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Pork Cake

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46 replies to this topic

#31 andiesenji

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Posted 03 December 2004 - 10:46 PM

I'm so pleased MeeMaw's recipe stood up to the family tryout.

I have made up a double batch for the cake and also for a savory pie and for empanadas.
"There are, it has been said, two types of people in the world. There are those who say: this glass is half full. And then there are those who say: this glass is half empty. The world belongs, however, to those who can look at the glass and say: What's up with this glass? Excuse me? Excuse me? This is my glass? I don't think so. My glass was full! And it was a bigger glass!" Terry Pratchett
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#32 amccomb

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Posted 26 August 2005 - 11:14 AM

Bump!

MeeMaw's Pork Mincemeat

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How long will this keep? I'm nervous about having meat at room temp, but I want to try this! You don't need to do any canning/pressure cooker magic with this?

#33 andiesenji

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Posted 26 August 2005 - 02:05 PM

Bump!

MeeMaw's Pork Mincemeat

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How long will this keep? I'm nervous about having meat at room temp, but I want to try this! You don't need to do any canning/pressure cooker magic with this?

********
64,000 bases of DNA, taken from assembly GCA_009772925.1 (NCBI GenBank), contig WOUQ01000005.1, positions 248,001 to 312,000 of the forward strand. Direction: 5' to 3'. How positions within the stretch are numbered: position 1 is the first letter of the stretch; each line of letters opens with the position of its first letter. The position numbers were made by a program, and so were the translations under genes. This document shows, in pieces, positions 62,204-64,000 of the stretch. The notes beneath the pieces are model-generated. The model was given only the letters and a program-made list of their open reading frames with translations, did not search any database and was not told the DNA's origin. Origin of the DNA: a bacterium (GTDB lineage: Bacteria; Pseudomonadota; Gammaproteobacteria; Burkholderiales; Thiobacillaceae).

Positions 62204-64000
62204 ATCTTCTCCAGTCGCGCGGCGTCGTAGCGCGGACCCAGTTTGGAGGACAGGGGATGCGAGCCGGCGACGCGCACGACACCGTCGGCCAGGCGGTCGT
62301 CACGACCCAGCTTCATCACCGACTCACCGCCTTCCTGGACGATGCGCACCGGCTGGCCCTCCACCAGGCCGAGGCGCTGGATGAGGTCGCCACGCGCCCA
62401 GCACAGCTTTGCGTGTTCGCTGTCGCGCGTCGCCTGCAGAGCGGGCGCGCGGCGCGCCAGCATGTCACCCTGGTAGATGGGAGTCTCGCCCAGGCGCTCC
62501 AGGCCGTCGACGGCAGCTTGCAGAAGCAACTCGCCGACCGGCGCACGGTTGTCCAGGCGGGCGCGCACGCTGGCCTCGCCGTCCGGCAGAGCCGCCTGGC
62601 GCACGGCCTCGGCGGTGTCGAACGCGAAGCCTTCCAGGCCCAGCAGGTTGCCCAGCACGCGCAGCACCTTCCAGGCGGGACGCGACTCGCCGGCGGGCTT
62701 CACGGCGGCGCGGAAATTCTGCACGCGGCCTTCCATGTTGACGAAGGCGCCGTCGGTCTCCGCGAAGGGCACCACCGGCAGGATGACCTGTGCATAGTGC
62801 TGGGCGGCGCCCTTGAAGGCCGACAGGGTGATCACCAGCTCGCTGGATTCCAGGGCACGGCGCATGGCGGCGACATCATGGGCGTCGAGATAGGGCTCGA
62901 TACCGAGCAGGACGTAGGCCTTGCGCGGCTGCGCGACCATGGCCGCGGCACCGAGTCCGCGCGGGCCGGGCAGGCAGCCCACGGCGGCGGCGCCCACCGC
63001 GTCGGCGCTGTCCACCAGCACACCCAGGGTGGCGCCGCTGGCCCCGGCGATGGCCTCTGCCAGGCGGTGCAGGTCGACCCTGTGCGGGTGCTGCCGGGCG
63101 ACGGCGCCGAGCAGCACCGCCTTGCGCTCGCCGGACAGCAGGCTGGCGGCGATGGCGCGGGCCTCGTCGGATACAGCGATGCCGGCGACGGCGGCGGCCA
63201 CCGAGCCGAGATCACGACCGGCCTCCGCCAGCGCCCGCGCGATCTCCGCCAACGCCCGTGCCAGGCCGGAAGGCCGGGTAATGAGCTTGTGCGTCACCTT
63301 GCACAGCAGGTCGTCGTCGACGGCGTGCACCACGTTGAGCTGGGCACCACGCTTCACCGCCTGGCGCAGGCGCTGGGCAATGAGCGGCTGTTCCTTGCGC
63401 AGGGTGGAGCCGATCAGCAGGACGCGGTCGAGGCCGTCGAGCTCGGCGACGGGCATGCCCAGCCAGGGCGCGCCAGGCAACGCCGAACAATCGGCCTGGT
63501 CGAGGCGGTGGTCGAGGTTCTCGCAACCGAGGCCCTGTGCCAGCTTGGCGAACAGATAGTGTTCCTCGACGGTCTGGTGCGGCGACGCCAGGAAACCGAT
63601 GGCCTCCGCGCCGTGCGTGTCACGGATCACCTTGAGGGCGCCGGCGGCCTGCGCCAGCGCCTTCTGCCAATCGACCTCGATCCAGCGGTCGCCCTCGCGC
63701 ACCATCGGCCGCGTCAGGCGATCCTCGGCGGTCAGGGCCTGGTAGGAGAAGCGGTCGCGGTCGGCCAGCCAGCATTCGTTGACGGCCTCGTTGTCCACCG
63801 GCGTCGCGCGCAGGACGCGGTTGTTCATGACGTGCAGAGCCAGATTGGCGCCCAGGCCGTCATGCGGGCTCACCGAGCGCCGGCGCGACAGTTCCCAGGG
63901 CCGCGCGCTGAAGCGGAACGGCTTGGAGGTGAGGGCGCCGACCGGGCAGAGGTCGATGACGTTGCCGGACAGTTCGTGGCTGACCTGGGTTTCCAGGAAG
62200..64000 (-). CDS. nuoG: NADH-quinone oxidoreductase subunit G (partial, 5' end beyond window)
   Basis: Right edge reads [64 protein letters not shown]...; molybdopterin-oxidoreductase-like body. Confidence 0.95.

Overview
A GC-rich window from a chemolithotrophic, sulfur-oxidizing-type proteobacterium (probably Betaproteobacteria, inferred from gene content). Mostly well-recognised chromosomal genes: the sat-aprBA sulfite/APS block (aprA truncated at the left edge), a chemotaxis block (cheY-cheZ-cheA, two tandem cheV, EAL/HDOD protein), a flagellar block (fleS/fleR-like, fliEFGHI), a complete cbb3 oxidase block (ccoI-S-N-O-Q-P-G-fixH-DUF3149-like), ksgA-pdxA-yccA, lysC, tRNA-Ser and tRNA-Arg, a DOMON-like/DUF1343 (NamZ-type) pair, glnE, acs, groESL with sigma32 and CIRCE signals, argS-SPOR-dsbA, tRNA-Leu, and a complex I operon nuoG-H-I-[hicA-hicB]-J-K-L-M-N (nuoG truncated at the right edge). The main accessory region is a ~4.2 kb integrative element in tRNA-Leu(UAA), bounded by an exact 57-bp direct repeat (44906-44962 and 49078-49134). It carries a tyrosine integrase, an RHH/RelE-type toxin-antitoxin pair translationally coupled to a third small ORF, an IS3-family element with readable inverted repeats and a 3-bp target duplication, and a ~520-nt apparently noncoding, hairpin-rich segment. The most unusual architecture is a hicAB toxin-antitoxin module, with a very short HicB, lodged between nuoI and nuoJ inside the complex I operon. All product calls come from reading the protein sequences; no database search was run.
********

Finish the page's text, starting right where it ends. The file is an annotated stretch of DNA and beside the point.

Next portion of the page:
If you are worried about room temp storage, you can process it in a water bath, as you would any high acid fruit preserves, jam or etc., for 15-20 minutes at a simmer

Between the liquor and the cooking the stuff is pretty well preserved, just about as well as commercial mincemeat. If you have any doubts, you can always keep it in the fridge, or it can be packed in freezer containers and frozen. I don't recall it ever being on the shelf for very long, it got used up fairly rapidly. The flavor is not at all like commercial mincemeat.
I made some last Thanksgiving and used most of it in tarts. Someone ate the rest directly from the jar as I found the empty jar with an ice tea spoon sitting in the sink.

By the way, I also make a mincemeat, very similar to the pork recipe, using beef or turkey jerky. I make my own but if you can find the kind that comes in thick slabs, you can grind it coarsely and use it. That way there will be much less problem with spoilage, if that is your main concern.